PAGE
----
MAKANDA, IL (KFVS) - Excitement is building ahead of an out-of-this-world event that's still more than a year away.
The Great American Eclipse on August 21, 2017 will plunge a portion of southern Illinois into mid-day darkness, and tens of thousands of spectators will venture to Jackson County to experience it.
Solar Eclipse Project Manager Mike Kentrianakis with the American Astronomical Society is among those looking forward to the Great American Eclipse.
Kentrianakis is somewhat of an eclipse chaser. A video he shot onboard Alaska Airlines flight #870 recently went viral, as Kentrianakis just couldn't contain his excitement at seeing a total solar eclipse for the first time at 35,000 feet.
"This video I couldn't believe what I was saying," "I even laughed when I heard my voice breaking. I wasn't myself. An eclipse reaches into something inside you as everything is changing. The sun goes out, the moon comes in the landscape is different; there is darkness in the sky, the shadow of the moon… I've got everyone the world over making fun of me, but they keep saying it's a great video. It shows the excitement. An eclipse itself, it's hard to show an eclipse there is no video that can do it."
Gallatin County High School science teacher and filmmaker Lindsay Adams is trying to do just that. She hopes to capture the excitement leading up to the total solar eclipse in southern Illinois on video – and her first endeavor was booking a seat on flight #870 from Alaska to Hawaii to record the March 8 total solar eclipse that was not visible in the continental United States.
"It was a perfectly clear shot, in my video you see the wing of the plane and that's it - it's just the sky and the sun," said Adams. "The video is going to be part of my documentary I'm making about southern Illinois, mostly Carbondale and how they're preparing for the eclipse."
Adams will also encourage her students to study the eclipse and make their own films on the once-in-a-lifetime event.
"There's a lot of science involved and it doesn't happen very often and it's going to go right over their school and the area that they live," said Adams. "They'll get to be right in the middle of it and learn the science and get to see the telescopes and it's going to bring multiple subjects together."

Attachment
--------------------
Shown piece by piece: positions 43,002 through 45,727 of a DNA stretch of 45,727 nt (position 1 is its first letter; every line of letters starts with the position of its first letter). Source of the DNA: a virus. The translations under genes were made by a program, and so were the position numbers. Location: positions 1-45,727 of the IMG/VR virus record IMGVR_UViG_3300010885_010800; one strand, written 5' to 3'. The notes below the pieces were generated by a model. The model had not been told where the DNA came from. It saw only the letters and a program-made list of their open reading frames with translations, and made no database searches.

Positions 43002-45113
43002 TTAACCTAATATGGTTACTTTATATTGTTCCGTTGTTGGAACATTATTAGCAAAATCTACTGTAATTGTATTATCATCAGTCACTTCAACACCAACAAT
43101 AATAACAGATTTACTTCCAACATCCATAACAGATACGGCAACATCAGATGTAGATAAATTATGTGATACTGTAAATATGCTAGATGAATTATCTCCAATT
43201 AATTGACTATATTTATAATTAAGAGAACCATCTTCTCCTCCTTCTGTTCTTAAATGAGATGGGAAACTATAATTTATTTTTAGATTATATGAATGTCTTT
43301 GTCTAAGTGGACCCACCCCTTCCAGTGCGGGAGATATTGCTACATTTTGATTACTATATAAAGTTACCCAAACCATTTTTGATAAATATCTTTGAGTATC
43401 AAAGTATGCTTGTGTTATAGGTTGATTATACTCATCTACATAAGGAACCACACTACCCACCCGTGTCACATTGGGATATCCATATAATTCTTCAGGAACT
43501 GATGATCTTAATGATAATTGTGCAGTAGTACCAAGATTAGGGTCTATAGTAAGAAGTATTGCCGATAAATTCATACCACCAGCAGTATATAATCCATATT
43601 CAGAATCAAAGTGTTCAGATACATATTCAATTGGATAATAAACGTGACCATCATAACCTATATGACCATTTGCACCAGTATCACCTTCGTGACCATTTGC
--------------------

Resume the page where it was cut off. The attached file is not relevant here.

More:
Astronomers say Carbondale will be right in the center of what's called the path of totality. That means a front-row seat for the first total solar eclipse to sweep across the United States since 1918.
"Totality is – that's what everyone's going to be amazed at when it happens in Carbondale," said Adams. "When the moon covers up that last sliver of sun and you take off those glasses – that is amazing.
The small town of Makanda, south of Carbondale sits at the exact center of the path of totality. Shop owner Dave Dardis painted an orange line straight through the center of the town's famous boardwalk to mark the location.
"When something ethereal, cosmic comes through an artists' town – you make it real," said Dardis. "So this is a real line that goes through the shop and out the back door."
Estimates put an additional 50,000 to 100,000 sets of eyes heading into southern Illinois' portion of the path of totality in August 2017. The tiny town of Makanda is banking on a boon for local businesses.
"We're preparing for Woodstock, basically," said Makanda resident and eclipse planner Joe McFarland. "The other really cool thing about Makanda is we're going to have another total solar eclipse seven years later in 2024. That one will cross over Makanda too – so we are the eclipse crossroads of America. That's our claim to fame."
The American Astronomical Society will be holding a pre-eclipse conference at Southern Illinois University June 10 and 11.